When a man (or woman) wields a gun, that officer has a responsibility to protect himself/herself and their partner. That isn’t a situation where the officers have a ton of options. It’s literally a kill-or-be-killed situation.

Notice how Rep. Murphy blames the officers, not Mr. Blevins. Rep. Murphy, if you were faced with this life-or-death situation, would you take a pacifist’s approach? Would you let a person who has a gun wave it around? If that’s truly what you’d do, there’s a high probability that you’d be shot. Further, by taking the pacifist’s approach, you’d put your partner’s life in jeopardy, too.

This story is troubling:

More protests are expected in Minneapolis over the decision not to charge officers involved in the June 23 deadly shooting of Thurman Blevins. The two Minneapolis officers involved say he pointed a gun at them during a short chase. CBS News’ Dean Reynolds spoke to Blevins’ sister and cousin who dispute the officers’ version of events. Blevins’ sister Darlynn and cousin Sydnee Brown admitted he had a gun on him but say he was scared for his life when he ran from police.

“It was the way that they approached him when they came out of the vehicle,” Darlynn said. “I mean, who else is not going to run if somebody is behind me telling me ‘I’m going to shoot you. I’m going to kill you.'”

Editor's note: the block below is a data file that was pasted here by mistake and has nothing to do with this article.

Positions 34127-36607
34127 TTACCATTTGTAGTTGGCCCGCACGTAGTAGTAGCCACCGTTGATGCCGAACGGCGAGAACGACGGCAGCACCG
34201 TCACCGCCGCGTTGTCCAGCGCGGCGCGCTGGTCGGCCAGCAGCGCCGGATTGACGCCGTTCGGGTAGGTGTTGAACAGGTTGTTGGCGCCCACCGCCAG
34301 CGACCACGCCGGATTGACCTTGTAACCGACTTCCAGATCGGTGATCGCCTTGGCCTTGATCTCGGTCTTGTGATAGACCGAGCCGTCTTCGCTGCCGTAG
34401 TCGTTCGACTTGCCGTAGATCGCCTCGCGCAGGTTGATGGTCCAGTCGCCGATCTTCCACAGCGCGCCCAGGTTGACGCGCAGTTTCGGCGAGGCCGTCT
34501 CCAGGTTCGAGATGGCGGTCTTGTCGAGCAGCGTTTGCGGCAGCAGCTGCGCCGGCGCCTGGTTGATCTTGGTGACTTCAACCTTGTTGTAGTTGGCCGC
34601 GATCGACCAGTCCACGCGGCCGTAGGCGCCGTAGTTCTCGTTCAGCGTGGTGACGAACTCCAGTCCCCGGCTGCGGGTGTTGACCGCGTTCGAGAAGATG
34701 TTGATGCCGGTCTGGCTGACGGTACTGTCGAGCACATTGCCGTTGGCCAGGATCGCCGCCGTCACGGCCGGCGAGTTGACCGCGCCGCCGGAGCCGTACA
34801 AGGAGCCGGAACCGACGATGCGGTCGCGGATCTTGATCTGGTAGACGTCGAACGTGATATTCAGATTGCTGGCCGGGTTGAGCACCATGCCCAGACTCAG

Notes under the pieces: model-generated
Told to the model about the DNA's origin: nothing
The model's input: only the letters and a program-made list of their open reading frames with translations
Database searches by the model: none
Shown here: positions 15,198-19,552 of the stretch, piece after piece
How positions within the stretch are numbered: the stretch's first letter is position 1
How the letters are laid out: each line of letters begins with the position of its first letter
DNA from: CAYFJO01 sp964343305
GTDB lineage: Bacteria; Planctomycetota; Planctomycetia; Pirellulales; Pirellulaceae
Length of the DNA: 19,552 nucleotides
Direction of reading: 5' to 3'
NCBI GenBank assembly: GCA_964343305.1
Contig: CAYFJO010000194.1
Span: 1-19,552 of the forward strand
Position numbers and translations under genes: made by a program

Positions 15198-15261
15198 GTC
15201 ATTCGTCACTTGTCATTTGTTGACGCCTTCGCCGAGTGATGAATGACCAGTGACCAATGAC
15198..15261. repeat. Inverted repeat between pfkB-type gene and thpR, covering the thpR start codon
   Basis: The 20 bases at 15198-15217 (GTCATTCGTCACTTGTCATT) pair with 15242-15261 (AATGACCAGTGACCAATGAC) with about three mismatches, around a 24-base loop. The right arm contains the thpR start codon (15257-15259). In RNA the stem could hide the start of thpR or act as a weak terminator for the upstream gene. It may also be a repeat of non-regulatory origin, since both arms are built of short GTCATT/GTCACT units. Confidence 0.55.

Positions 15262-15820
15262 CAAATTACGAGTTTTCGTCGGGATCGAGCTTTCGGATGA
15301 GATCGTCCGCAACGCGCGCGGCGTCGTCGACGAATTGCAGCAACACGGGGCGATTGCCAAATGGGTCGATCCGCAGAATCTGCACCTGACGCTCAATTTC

First, here’s the police body cam video:

Then there’s this interview of Blevins’ family:

Let’s state something here emphatically. Gov. Dayton’s reckless statements after the Philando Castile shooting contribute each day to the tension between minority communities and police officers. Gov. Dayton said that “Would this have happened if those passengers, the driver were white? I don’t think it would have.” Since that day, tensions have escalated. Rep. Murphy’s statements just further escalate the tensions.

That’s inexcusable.

Saying that Gov. Pawlenty beat Tim Walz like a bongo drum over taxes is understatement. Walz has said that he’ll raise taxes, starting with raising the gas tax, then moving onto raising other taxes to fund “other priorities.”